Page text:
WhatsApp recently shifted to end-to-end encryption (E2E) for its users for better security, but that might not actually be a great move. The problem with encryption is that it also blocks data protectors from noticing malicious activity on their networks.
Simeon Coney, chief strategy officer for AdaptiveMobile said, “WhatsApp’s encryption policy is a win for privacy advocates, but it will not stop the growth of spam on the platform and could make the problem worse. WhatsApp has always had limited spam control in place and encryption will make detecting spam and malicious links with malware that much more difficult.”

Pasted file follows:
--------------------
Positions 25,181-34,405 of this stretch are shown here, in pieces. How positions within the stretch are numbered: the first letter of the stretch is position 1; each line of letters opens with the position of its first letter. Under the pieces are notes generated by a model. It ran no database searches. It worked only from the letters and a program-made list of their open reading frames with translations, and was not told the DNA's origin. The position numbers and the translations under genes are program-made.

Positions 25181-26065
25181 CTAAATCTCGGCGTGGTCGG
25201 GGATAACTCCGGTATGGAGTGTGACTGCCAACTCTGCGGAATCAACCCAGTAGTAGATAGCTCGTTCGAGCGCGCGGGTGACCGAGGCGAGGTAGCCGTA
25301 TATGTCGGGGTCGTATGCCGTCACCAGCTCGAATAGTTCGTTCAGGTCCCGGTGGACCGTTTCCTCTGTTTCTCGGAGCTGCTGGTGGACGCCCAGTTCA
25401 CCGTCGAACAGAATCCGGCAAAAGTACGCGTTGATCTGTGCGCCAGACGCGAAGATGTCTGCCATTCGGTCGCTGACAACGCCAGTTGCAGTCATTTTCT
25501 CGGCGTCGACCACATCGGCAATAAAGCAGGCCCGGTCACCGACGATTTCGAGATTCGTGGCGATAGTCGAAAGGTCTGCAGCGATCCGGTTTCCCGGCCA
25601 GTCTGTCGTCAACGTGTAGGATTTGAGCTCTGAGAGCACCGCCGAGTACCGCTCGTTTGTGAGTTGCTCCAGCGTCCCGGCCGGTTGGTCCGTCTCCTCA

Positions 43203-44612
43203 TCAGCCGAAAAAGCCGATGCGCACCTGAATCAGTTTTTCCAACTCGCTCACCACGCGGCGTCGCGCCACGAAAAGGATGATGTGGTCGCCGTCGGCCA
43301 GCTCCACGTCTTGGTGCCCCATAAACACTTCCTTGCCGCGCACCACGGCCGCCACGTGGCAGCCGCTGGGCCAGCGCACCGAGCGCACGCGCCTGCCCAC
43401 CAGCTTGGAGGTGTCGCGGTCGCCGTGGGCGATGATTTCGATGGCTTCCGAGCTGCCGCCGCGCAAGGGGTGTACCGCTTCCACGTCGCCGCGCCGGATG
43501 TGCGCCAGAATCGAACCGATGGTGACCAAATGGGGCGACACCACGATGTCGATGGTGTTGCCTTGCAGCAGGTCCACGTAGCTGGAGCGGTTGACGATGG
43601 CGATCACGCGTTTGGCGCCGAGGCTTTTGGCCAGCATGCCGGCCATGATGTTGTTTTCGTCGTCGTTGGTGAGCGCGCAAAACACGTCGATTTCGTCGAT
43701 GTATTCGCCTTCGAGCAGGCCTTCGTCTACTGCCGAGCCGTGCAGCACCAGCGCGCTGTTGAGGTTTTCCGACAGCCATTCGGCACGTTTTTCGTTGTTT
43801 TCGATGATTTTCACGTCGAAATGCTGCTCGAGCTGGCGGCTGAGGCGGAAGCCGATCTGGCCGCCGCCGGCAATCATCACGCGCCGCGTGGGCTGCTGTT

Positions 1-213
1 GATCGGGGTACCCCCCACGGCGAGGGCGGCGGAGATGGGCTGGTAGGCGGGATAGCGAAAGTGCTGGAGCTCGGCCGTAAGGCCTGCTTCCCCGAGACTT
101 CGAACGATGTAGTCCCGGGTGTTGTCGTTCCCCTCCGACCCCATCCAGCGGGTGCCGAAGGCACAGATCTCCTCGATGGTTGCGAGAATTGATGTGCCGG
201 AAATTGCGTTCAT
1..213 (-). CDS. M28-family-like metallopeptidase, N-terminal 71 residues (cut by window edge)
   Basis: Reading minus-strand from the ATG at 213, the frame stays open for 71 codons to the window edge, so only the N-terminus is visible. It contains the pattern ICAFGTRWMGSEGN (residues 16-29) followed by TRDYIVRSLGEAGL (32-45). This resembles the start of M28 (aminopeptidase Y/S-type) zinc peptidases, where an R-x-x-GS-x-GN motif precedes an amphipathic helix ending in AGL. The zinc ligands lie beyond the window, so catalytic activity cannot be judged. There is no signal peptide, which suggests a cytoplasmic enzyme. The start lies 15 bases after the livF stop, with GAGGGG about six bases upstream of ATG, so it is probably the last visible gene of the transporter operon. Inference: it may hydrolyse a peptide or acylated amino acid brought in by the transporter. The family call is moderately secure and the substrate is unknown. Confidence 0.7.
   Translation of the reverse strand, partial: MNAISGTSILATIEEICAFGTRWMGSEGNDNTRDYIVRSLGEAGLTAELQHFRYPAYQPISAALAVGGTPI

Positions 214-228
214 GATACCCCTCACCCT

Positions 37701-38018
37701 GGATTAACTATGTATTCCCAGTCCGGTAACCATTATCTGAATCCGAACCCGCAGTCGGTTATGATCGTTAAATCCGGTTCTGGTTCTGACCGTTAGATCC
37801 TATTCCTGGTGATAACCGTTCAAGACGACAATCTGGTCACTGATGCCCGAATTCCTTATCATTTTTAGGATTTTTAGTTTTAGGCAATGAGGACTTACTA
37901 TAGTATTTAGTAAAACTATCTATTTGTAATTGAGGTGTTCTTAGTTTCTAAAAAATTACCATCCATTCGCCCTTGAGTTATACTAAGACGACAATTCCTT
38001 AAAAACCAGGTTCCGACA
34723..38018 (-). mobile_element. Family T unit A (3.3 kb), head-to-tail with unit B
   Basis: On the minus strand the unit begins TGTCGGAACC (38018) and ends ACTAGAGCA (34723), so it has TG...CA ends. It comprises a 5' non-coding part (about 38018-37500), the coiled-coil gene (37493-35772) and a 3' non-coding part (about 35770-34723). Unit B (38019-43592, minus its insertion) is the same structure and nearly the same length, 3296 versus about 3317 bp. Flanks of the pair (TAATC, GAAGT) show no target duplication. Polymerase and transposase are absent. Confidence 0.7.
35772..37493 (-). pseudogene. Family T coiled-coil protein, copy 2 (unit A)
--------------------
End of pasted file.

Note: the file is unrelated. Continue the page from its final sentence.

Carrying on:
In the past few years, mobile carriers have made it difficult for spammers to send junk messages, but now they’re moving from SMS and MMS to WhatsApp. The transition is cheaper and easier. Spammers simply have to upload large number ranges to test if the number has a WhatsApp account and send them bulk messages.